We’ve been treated lately to the way the internet’s swift and powerful crowd power can make or break, inform or in some cases reform. We’re not saying the latest John Friend/Anusara scandal was the last straw that broke the virtual ustrasana, but it certainly demonstrated the strength and power of voices being amplified and actually heard. In the case of Anusara, besides being the obvious platform for the initial shock and awe, teachers and students, current and former, across the country and even the world were given a forum to converse, while bystanders took to picking up and analyzing, personalizing or completely dismissing the drips and pieces we were fed to make sense of it all.
We’re grateful for the debate and the discussion. And we’ve have watched how the recent growth in audience participation is changing the landscape of yoga media, if you will, (sounds sorta ick, but whatever) and the shape of the modern yoga conversation. And counterculture.
Which brings us to our first item, exhibit A, for Aghori Babarazzi and TheBabarazzi.com, the loudmouthed, opinionated, rabble-rousing blog, flatteringly reminiscent of a young and bucking yogadork. Anonymous, and causing trouble, the site has raised some eyebrows and blood pressure as it spouts sass and snark about yoga “star” culture, which gained special traction around the whole “John Friend’s penis pursuits” shebang. In an interview with YogaCityNYC, the “black blob” speaks on why they exist.
CK: So, you’ve brought a very sharp voice to the yoga world. Tell me about the germination of this idea.
AB: There was all this celeb yoga going on – everywhere. People even calling themselves that. We thought, wait, the other side of this is missing. Where are the tabloids, the paparazzi because the celebs types are dominating this discussion? It needs some balance.
CK: You seem to have that OWS, hactivist, Julian Assange vibe going. Are you Yoga Occupiers?
AB: We aren’t interested in hacking into anyone’s emails or private life at all. We are just looking at what is being put out there.
CK: What about the idea that you are attacking people?
AB: When people brand themselves and then sell their brand back to consumers through the media, the consumer is no longer relating to an actual person. They are relating to the brands that have been created, the products, constructs.
These branded people are selling a product, and I, as a conscientious consumer, have a right, and in some cases a duty, to critique that product.
CK: Can you talk about your philosophical position vis a vis anon because you know it upsets people.
AB: I know! We get these emails calling us creeps, and video responses calling us Mother Fuckers. We don’t want to hurt actual people. We are dealing in identities here. Celebyoga is all about image. It’s about identity. So, we are playing with an image too.
But, I don’t actually see us as being strictly anonymous. The guy who outed John Friend, created a ruckus and disappeared, establishing no dialogue between himself and the community, he was anonymous. We are here. We have a web address. We dialogue, answer our emails. We just don’t want to drag our families and teachers into it.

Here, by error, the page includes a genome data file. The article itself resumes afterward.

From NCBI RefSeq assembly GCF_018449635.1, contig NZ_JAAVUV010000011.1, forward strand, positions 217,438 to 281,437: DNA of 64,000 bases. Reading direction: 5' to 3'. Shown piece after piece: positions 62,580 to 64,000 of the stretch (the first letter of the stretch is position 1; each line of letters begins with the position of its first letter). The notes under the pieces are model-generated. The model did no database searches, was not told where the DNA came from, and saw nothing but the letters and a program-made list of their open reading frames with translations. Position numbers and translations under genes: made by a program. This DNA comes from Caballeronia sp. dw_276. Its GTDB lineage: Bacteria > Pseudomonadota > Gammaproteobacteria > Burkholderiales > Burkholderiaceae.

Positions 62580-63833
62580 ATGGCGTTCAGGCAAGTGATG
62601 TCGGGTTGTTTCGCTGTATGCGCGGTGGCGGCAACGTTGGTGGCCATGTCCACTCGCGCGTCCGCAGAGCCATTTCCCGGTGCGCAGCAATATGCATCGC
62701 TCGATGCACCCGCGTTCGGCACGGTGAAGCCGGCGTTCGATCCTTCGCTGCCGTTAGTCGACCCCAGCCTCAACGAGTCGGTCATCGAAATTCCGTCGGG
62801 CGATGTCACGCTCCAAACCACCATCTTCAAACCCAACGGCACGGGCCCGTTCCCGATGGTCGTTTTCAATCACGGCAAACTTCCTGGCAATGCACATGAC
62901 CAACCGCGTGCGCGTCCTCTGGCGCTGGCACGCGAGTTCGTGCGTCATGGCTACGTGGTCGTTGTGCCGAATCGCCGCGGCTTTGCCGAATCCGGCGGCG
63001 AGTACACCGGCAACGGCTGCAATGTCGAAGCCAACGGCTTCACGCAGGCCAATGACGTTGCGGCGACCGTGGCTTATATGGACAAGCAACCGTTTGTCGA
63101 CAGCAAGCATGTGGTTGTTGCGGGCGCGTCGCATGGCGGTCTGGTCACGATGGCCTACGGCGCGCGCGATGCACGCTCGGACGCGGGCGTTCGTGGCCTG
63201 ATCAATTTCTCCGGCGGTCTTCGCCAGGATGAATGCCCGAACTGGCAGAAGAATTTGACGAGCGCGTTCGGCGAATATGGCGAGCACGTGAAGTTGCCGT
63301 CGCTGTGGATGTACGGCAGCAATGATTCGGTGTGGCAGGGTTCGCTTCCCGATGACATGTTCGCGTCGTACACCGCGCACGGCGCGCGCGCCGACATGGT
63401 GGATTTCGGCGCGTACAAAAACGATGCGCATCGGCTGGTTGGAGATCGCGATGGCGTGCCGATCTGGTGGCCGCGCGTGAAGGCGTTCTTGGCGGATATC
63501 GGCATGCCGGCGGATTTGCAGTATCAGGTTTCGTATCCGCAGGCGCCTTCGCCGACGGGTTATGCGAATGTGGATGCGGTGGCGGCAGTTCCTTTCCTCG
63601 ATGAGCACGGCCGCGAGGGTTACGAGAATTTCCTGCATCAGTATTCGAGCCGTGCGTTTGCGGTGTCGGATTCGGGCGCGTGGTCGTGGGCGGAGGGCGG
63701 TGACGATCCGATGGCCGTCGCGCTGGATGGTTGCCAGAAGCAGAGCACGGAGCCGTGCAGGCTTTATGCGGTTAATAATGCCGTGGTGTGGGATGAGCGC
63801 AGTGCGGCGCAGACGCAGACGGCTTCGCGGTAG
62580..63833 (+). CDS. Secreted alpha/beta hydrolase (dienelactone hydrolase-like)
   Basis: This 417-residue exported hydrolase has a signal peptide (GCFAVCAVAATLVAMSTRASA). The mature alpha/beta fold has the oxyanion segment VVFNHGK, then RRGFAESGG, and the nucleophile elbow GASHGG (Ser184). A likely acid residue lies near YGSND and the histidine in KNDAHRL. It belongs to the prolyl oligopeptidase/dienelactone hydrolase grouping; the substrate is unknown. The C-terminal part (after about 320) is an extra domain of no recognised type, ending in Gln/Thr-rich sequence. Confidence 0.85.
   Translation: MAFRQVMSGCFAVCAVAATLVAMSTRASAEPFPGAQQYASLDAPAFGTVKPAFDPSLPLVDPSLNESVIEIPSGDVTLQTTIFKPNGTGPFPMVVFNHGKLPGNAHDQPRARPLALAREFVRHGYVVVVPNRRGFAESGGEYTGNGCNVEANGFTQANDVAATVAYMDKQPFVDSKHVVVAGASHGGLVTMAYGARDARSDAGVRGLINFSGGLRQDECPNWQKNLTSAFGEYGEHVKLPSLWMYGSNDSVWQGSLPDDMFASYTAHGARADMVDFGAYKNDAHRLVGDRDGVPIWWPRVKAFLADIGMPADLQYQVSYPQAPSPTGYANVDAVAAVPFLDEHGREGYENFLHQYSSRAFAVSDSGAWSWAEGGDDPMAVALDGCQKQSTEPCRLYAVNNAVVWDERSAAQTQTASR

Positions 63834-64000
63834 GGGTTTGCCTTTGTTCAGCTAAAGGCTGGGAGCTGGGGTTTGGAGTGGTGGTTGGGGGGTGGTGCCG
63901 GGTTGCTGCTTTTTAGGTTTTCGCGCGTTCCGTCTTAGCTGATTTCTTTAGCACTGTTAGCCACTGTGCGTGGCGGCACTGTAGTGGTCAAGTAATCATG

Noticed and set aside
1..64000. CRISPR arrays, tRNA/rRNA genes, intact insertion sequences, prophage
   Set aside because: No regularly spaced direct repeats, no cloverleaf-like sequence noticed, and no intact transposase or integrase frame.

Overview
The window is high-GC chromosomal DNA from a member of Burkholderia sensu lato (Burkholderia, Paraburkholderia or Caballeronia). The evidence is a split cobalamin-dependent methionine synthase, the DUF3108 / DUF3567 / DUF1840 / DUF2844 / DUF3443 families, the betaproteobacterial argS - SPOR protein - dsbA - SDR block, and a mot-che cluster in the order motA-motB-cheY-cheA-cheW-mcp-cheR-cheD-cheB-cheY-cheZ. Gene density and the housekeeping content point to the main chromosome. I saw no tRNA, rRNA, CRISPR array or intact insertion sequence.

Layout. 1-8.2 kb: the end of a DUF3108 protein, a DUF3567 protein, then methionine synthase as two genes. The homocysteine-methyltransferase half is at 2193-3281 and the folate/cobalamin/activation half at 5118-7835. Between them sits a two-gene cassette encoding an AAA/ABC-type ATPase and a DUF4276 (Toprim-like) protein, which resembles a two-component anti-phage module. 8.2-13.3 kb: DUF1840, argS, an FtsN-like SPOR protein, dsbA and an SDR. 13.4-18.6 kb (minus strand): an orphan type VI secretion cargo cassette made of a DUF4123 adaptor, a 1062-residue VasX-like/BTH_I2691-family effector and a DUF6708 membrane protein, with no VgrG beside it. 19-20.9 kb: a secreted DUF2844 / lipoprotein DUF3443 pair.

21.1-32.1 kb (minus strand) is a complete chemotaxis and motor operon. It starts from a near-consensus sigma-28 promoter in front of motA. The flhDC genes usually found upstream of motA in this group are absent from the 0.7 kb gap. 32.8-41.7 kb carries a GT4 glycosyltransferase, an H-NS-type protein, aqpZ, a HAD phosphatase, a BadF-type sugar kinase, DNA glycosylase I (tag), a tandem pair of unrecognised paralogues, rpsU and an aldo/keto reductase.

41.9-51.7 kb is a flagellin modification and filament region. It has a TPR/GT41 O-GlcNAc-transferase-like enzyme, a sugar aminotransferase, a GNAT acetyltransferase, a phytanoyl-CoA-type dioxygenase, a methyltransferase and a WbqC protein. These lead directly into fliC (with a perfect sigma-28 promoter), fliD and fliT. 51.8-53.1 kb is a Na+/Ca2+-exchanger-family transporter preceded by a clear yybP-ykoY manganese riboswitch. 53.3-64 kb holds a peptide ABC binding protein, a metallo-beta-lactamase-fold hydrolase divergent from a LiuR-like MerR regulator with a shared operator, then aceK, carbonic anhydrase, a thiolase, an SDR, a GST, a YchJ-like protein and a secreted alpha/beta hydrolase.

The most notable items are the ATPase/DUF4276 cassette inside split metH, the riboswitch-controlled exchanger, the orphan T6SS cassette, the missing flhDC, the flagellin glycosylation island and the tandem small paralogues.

CK: There is a lot of dark on your site, but very little light . . .
AB: Our mission is covering celeb yogi culture. If it seems dark then maybe it is because that world is dark.
Next, we have exhibit B, for Roseanne Harvey’s It’s All Yoga, Baby blog. Roseanne has always been on the forefront of yoga’s goings on especially when it comes to supporting feminism or pointing out flaws in the presentation of yoga in the media, which brings us to her latest triumph: changing the incredibly obnoxious and disturbing “Get A Summer Yoga Body” and “Lose Weight and Look Younger with Yoga” ads on facebook promoting yoga’s rock starring Sadie Nardini by posting about it and stirring conversation. It turns out, the ads were posted by Udemy, the company hosting the 2-week course, without any approval from Sadie (according to her), who commented on IAYB’s post calling the ads “gross.”
The result? A change in the ad copy to “14 Day Yoga Detox and Empowerment Course, Get healthier and fit on all levels in just 14 days with Sadie Nardini” and a healthy and fiery debate about yoga being used for weight-loss promotion and promises a la Ponce de León. The Babs, of course, inserting a few words in the comments to prod and provoke.
We’re pretty sure yoga is an ever changing and evolving practice, and so yoga on the internets is like yoga on speed in a high-tech time-lapse video. But despite the bombardment of blogs, opinions,and approaches running the gamut, we can all come back to the one question of intention, the why. Perhaps it is bloviation, innovation or mere inspiration that brings each of us to the world wide web of yoga. Does it really matter if it keeps us talking?
- Sadie Nardini On Her New ‘Rock Your Yoga’ Show and Changing Reality TV
- Wanderlust LIVE Becomes the Magic Kingdom Anusaraland Could Have Been
- Has Yoga Become a Talent Show? YD Rates Your Best Chances at Yoga Fame
- Washington Post on Anusara Scandal: Chronicles of a Libertine Guru and the Decline of an Empire
- Elena Brower on Expanding Her Yoga, Her New Book and Having No Regrets
- Yoga in Top 10 Growing Industries Alongside Hot Sauce, Self-Tanning and Green Stuff